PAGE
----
ISLAND PARK – What better way is there to celebrate Ground Hog Day than to learn about wildlife and winter. Many people think that winter is the time to head south or to hibernate but for others, winter offers the opportunity to experience a whole new world unknown to most. For those teachers bold enough to try, the Idaho Department of Fish & Game (IDFG) is once again offering a special workshop focused on winter, called WILD About Winter Ecology. This workshop is held at Harriman State Park of Idaho and focuses on the adaptations used by both animals and man to survive the cold.
Lake Cascade continues to provide abundant game fish, but fish populations are constantly changing.
Wolverine are protected, and rarely caught in traps
Along with Christmas trees, you can add ring-necked pheasants to the list of hard to find items this Christmas season.
A simple miscount by the supplier of birds destined for stocking on Fish and Game’s four regional Wildlife Management Area (WMAs) means fewer birds have and will be stocked in the final weeks of the pheasant hunting season.
“Our supplier recently discovered that they were short by about 800 birds,” Fish and Game wildlife biologist Tyler Archibald noted. “And only one of the 58 other bird farms contacted had any surplus birds available.”
Those 400 pheasants have been added to the stocking schedule and will make up more than half the original pheasant shortfall.
“We’ve adjusted pheasant stocking rates for the last three weeks of the season to absorb the 385-bird deficit,” Archibald said. “Only Ft. Boise and C.J. Strike WMAs will see fewer birds stocked as the season winds down.”
Both Montour and Payette River WMAs will be stocked during the last full week of December, the first time in many years that these WMAs have received birds so late in the season.
Here's the adjusted stocking schedule. For questions regarding the stocking schedule, contact the Fort Boise WMA office at 208-722-5888.
If approved, current rules would extend through spring 2018 steelhead fishing season
The Recovering America’s Wildlife Act, a bill introduced December 14 in Congress, will deliver a modern enhancement in how fish and wildlife conservation is funded before species become more rare and costly to protect – if it becomes law.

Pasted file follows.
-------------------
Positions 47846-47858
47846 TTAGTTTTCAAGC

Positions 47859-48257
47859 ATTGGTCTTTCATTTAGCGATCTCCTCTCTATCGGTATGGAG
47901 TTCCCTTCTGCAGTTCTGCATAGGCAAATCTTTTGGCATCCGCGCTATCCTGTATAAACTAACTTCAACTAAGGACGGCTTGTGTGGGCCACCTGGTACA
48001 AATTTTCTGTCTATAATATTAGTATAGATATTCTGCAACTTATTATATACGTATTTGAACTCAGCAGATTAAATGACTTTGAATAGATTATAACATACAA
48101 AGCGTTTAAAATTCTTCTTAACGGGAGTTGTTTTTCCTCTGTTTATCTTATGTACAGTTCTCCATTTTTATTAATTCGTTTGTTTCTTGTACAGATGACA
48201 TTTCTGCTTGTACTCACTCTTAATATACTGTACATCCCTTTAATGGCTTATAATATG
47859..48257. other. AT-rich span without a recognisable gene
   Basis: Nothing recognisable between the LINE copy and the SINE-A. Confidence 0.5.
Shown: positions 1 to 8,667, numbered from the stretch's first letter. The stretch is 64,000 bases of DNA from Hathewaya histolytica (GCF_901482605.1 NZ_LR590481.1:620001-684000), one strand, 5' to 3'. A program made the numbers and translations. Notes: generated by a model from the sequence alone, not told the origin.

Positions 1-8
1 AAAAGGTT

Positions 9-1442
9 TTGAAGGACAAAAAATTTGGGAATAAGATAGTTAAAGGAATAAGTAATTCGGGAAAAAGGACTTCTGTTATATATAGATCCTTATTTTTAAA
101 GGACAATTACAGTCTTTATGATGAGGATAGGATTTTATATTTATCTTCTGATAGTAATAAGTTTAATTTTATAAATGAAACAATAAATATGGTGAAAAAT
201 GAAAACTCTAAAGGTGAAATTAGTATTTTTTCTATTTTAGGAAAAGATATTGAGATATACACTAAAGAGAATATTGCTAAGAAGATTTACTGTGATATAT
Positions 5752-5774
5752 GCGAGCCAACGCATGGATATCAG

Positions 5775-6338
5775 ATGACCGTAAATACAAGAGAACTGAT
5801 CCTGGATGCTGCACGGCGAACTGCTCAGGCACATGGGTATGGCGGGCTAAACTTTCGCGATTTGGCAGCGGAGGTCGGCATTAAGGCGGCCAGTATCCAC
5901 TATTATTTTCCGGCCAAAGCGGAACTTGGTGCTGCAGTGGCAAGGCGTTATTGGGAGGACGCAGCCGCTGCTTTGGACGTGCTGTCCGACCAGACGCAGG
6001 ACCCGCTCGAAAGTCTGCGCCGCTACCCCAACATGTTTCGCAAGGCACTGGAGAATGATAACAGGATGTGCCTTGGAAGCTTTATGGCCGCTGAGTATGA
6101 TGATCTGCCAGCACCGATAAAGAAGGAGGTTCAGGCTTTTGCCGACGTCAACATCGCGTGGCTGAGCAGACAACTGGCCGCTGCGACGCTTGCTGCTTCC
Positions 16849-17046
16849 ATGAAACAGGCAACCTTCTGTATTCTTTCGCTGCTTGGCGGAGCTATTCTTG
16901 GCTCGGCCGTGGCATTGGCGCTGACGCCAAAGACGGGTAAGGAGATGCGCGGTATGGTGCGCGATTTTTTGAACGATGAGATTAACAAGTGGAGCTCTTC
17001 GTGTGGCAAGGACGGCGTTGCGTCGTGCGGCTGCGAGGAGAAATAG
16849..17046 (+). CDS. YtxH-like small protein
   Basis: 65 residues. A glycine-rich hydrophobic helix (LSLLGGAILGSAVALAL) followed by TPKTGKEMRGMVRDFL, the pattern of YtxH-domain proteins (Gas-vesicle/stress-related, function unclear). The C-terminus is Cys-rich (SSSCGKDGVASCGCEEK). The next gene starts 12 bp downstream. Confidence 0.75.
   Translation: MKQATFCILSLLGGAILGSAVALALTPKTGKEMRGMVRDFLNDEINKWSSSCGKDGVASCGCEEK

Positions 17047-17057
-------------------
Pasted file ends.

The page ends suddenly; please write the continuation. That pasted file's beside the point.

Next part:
The bill (HR4647) would redirect $1.3 billion annually in existing royalties from development of energy and mineral resources on federal lands and waters to be dedicated to the Wildlife Conservation Restoration Program, an authorized sub-account within the long-established Pittman-Robertson Wildlife Restoration Program.
Wildlife conservation has been primarily funded through state fishing, hunting and trapping license fees along with Pittman-Robertson and Dingell-Johnson excise taxes on hunting and fishing equipment. For over 75-years, those programs, under the direction of the Idaho Fish and Game Commission, have been successful in preserving, protecting, perpetuating and managing many of Idaho’s wildlife populations.
Not since the enactment of the Pittman-Robertson and Dingell-Johnson acts has there been an opportunity to pass new legislation of such importance to protecting what is every American’s birthright – our great natural heritage. The Recovering America’s Wildlife Act would be one of the most important pieces of conservation legislation in a generation.
Additional funding for proactive strategies that complement existing programs would help the Idaho Fish and Game Commission conserve and manage the full array of Idaho’s fish and wildlife.